Ship of Theseus (2012)
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- 140 min.
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The sad thing is that movies like this one are rated so low on IMDb because it does not fit the Indian audience's definition. We'd rather rate crappy movies as high as possible, just because it had your favorite actor, actress, language, something having to do with the same old romance, but in a new way. Indian audience would rather cave in to immediate gratification but think of what this means in the long run.
What's even worse is an occasional decent film gets too much credit for just being normal, and then people expect it to get international awards. The truth is that we have not made anything truly amazing since Satyajit Ray.
So I heard a lot of good buzz about this film, decided to see it...
And it completely blew me away. This movie is one of the high points of Indian cinema, easily the best Hindi movie of 2013. Visually and intellectually, never before have I come across a movie so stunning. It makes several coherent, thought-provoking points and has many beautiful narratives. So happy that it was released in my area.
by the way, the rating for the film is now 8.5 - not 5.4 as is given here.
In the last scene, the recipients of various corporeal donations gather in a natural history museum (a perfect location for considering dead body parts that have become revivified) to watch the home movies of their anonymous life-giver. Those home movies, preposterously, come from a spelunking expedition, a clear reference to Baudry’s favorite metaphor, Plato’s Cave. The organ recipients see not their donor but rather his shadow silhouetted against the cave’s craggy surfaces. The image projected against a screen in the museum then becomes the image projected against the screen. The diegetic cinematic experience suddenly becomes our own cinematic experience. The reality of the donor’s shadowy outline is all we or the film’s protagonists get, but as embodied spectators they know that it is a meager reality. (n.b. for those who have not seen it, I recommend John Carpenter’s Dark Star for a great climactic exploration of phenomenology).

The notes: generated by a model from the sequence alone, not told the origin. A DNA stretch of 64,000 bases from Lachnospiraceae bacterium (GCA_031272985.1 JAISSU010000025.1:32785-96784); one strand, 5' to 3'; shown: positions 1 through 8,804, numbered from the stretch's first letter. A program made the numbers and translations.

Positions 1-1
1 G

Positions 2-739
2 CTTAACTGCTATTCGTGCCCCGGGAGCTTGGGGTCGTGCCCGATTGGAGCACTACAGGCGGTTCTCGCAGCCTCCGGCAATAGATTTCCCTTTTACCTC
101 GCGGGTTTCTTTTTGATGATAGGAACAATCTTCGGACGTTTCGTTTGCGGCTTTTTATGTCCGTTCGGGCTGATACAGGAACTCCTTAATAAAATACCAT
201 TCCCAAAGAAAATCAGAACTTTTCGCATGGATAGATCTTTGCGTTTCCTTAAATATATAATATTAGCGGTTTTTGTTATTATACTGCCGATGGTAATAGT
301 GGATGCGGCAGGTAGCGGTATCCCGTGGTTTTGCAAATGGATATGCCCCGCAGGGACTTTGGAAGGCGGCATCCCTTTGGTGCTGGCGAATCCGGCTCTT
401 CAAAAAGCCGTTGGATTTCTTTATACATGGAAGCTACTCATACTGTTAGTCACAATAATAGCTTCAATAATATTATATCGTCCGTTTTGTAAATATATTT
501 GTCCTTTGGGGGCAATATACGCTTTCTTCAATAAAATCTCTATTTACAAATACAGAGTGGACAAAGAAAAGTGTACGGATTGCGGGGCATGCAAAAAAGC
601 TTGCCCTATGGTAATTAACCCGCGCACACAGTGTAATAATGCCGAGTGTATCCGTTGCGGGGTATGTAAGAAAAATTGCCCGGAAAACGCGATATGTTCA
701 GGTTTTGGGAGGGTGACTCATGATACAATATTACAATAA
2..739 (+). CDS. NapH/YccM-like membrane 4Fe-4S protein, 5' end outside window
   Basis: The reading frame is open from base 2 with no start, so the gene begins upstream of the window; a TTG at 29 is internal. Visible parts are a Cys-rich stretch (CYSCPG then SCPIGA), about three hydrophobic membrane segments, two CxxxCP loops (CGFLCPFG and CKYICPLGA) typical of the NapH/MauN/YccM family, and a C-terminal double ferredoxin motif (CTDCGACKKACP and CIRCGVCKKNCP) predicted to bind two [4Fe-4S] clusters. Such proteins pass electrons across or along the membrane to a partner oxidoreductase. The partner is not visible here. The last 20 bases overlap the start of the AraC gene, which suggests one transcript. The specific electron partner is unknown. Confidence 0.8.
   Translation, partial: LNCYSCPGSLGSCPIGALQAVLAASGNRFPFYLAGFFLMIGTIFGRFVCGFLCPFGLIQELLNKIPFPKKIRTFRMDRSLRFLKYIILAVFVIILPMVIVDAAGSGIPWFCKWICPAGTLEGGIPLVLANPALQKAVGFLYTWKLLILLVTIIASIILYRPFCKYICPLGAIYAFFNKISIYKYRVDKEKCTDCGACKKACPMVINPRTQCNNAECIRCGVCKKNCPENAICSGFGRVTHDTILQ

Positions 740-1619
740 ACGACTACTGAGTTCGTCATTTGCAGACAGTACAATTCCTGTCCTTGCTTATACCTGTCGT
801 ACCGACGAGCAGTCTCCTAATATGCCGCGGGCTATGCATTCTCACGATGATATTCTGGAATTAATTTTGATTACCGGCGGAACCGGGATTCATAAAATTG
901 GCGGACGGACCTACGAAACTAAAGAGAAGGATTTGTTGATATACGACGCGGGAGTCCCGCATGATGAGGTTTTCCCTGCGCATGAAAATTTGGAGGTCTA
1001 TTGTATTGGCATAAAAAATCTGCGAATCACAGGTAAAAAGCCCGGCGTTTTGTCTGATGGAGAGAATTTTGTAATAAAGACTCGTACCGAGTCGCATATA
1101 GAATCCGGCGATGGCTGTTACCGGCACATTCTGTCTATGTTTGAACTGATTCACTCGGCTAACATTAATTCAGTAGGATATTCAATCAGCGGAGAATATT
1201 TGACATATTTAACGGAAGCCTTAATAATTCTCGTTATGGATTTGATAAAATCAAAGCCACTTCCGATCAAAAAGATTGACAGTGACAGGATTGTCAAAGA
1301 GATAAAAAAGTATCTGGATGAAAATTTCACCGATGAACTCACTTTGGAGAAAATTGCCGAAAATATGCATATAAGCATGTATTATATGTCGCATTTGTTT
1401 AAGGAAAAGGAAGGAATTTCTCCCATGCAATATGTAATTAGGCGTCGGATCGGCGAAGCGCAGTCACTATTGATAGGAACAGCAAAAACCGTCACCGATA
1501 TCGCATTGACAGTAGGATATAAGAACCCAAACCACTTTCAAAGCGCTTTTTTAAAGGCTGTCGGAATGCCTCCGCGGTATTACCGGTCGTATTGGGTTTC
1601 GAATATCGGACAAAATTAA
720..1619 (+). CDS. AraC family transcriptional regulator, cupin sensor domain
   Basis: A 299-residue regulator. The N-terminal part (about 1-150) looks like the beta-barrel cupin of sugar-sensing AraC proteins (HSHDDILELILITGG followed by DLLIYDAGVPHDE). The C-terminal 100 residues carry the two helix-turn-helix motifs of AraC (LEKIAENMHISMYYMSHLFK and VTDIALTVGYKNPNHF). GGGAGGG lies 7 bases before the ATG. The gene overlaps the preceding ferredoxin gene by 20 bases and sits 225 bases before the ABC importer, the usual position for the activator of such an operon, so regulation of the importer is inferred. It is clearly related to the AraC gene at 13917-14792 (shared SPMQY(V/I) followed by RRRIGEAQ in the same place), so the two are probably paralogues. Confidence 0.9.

The conclusion works beautifully because the entire movie is concerned principally with bodies, those that are living, dying, insensate, ailing, starving, suffering, struggling, and above all moving. A different kind of motion defines each narrative segment. In the first, the movement is circular, as exemplified by Aaliya’s desperate photographic twirl as she realizes that she has lost her artistic touch. The second segment’s motion is side to side, especially left to right, following the epic barefoot treks of Maitreya (I was reminded of the similar camera movement in Agnes Varda’s Vagabond). The motion of the third segment is up and down, specifically the climbing and descending of stairs, both those in the hospital and those leading to the unfortunate bricklayer’s home. The brief, final segment offers a more indeterminate motion, that of the donor, the fourth protagonist (the MacGuffin, but let’s call him Theseus instead), moving into the cave. On the screen, the motion is that of a shadow forever processing and recessing, moving forward in space and yet backwards out of the frame.
Theseus is present and not present, alive and dead, assembled and disassembled. His is one of my favorite paradoxes (just behind those of Zeno, probably), one that as a transhumanist/futurist I contemplate occasionally. But its answer rests ultimately on how one determines a thing’s thingness. Aristotle had a very specific response to this paradox, but I think Ship of Theseus does better by refusing to answer. A paradox is a thought experiment more than a true problem. Is the ship (or the body) still the same? The movie says both yes and no.
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In 2 official lists
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This movie ranks #61 in Golden Lotus Award - Best Feature Film
This movie ranks #105 in iCM Forum's 500<400